Transfer of patents and software licenses by companies to Ireland boosts tax levies


Corporation tax is set to rise even further as foreign multinationals continue to transfer patents and software licenses to Ireland.

Figures released by the Revenue Commissioner last week show an increase of more than 50% in the value of depreciation claimed on intangible assets, such as patents, copyrights, trademarks and know-how, in 2020 .

The total value of assets against which claims were made increased by €48 billion to €94.2 billion.

The bulk of the claims came from “a small number of large companies”, Revenue said, with foreign multinationals accounting for 89% of total claims.

Companies claiming capital cost allowances on intangible assets accounted for 56% of total tax payments in 2021, up from 47% in 2020.

Depreciation allowances can only be claimed for assets based in Ireland.

The rise came despite an 80% asset-to-income cap on how much companies can claim on newly transferred intellectual property (IP), introduced in 2017.

The government expects corporation tax levies to ‘increase somewhat over the next few years’ as a result of the changes, with the cap adding another €1bn to corporation tax levies in 2020.

It was the last year that companies were able to take advantage of a tax loophole known as “Double Irish”, which allowed them to funnel income from intellectual property to low- or no-tax jurisdictions, via the Ireland, legitimately avoiding tax.

Since then, some companies have decided to “onshore” assets in Ireland, while others – such as Google – have repatriated assets to the United States.

“I think it’s fair to say that you’ll see related levels of growth in the tax levies associated with these asset transfers,” said Kevin McLoughlin, head of tax at EY Ireland.

“You could definitely see that tax levies have the potential to go up for a while.”

Corporation tax has risen more than tenfold over the past decade, jumping 50% in 2015, the year Apple moved around $250 billion in intellectual property assets to Ireland, helping to record GDP growth of 26.5%.

According to Revenue, Ireland’s top 10 companies accounted for 53%, or €8.1 billion, of net corporation tax revenue last year, up from 32% in 2010.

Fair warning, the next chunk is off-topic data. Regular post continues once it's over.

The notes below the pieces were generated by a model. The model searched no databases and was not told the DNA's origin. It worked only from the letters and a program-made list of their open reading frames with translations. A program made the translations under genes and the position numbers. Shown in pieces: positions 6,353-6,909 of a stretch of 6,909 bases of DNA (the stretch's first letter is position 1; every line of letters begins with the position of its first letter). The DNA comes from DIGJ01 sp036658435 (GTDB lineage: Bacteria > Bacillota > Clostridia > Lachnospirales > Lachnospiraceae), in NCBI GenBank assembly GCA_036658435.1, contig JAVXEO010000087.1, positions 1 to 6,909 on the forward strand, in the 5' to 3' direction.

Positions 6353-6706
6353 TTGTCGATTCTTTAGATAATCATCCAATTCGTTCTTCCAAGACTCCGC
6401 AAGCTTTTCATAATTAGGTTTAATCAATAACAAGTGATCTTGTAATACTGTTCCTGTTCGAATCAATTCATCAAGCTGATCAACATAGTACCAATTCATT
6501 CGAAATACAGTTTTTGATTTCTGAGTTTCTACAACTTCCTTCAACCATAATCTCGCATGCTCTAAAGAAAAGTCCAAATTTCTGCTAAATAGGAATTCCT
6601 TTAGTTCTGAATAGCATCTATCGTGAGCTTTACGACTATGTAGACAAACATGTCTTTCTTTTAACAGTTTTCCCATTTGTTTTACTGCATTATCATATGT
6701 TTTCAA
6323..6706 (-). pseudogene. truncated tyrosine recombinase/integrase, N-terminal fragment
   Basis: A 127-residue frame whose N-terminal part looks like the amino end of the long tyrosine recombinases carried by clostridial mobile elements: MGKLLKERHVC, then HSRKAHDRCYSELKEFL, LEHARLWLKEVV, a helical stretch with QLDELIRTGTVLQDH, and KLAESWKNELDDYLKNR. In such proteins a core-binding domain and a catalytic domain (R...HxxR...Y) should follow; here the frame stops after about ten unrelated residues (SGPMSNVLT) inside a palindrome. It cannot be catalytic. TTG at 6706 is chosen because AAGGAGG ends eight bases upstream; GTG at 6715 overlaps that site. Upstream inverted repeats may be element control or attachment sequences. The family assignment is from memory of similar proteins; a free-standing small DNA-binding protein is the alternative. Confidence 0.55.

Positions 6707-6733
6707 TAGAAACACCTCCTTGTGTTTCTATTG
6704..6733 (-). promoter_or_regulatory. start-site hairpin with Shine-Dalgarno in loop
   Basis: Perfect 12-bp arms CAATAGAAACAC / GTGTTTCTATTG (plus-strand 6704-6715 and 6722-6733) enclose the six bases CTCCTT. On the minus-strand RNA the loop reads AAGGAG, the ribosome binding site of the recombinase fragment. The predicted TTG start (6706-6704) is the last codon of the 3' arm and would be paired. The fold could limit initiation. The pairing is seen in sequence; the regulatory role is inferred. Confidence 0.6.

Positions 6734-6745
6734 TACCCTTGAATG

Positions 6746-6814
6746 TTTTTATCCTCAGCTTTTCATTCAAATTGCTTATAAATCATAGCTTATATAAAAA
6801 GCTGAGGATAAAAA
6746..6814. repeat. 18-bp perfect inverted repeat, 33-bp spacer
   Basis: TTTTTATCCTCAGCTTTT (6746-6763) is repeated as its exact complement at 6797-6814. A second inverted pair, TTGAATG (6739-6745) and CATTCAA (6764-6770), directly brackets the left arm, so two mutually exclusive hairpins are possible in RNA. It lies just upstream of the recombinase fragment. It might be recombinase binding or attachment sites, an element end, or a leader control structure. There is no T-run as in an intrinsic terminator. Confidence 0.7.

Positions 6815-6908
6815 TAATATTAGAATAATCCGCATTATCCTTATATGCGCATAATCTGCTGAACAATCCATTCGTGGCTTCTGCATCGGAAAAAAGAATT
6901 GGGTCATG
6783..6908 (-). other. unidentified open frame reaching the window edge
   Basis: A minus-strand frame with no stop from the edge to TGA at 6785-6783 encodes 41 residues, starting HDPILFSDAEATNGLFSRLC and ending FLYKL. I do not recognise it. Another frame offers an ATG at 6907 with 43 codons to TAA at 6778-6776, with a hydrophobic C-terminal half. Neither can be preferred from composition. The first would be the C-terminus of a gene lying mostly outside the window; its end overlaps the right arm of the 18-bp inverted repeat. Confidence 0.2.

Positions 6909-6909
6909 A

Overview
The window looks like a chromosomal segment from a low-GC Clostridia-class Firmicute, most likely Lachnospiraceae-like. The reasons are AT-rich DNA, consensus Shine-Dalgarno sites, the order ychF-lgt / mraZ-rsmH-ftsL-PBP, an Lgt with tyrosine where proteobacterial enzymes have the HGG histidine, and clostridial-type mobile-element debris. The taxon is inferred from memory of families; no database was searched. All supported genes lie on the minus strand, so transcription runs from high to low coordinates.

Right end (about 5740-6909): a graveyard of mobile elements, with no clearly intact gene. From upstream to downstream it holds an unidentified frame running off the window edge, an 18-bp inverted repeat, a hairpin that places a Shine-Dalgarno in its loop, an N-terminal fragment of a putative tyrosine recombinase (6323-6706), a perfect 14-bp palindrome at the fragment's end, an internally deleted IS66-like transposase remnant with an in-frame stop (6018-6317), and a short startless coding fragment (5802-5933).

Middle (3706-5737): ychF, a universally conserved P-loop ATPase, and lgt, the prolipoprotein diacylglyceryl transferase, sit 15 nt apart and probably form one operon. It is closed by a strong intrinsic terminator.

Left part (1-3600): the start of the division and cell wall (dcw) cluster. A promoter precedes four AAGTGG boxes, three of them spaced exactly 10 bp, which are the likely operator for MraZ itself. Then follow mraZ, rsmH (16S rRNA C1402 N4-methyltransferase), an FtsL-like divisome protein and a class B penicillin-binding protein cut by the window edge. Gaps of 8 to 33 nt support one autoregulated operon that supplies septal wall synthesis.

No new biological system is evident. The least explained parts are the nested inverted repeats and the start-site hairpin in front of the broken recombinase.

“It’s an underlying cause for concern that there’s such a concentration of revenue,” said Kieran McQuinn, a research professor at the Economics and Social Research Institute (ESRI).

“There is a significant windfall element that is unlikely to be sustained over the long term.”

However, University College Cork economist Seamus Coffey said there was ‘nothing to suggest’ that corporation tax was ‘falling as rapidly as it has risen’.

“The report clearly shows that the composition of the top 10 corporate taxpayers is actually changing from year to year.

“There is some comfort in that in terms of fear of concentration risk. The group of big contributors goes beyond the top 10.

The income figures also show the low use of state knowledge Ddevelopment Box (KDB), which was launched in 2015 to encourage innovation.

It allows a corporate tax rate of 6.25% on income from assets used for research and development (R&D).

Only 17 companies used the KDB in 2020, at a cost of 16.3 million euros for the Treasury. Former finance minister Michael Noonan had touted it as a game changer and estimated it would cost up to €50m a year. “There are very few applicants. This suggests that there is no qualified R&D here and it does not work as an R&D incentive,” Coffey added.

Louise Kelly, a partner in Deloitte Ireland’s business and international tax division, says the KDB does not attract foreign companies and tends to benefit domestic companies more because of restrictions on eligible assets.

“Knowledge DDevelopment Box has never been a huge factor in determining whether companies choose to locate here,” she said.

More important in attracting investment is a 25% R&D tax credit, which, according to Damien Flanagan, KPMG’s tax practice partner, “is often one of the deciding factors that can tip the scales in favor of investment.” ‘Ireland”.

The relief cost 658 million euros in turnover in 2020, when it was used by 1,616 companies.

“Incentives will be part of the tax landscape more than ever. There will be a lot of competition for incentives,” Flanagan said.

EY’s Kevin McLoughlin said it was “the full package” on offer in Ireland, rather than the tax, that would boost investment here. “The location of R&D is a very important decision for a business and therefore taxation will never decide one way or the other,” he said.

The government is currently holding a public consultation on the KDB and the R&D tax credit in light of the recent international agreement to impose on large multinationals a minimum of 15% on their overall income. Companies that do not pay the minimum will have to pay an additional tax in each jurisdiction.


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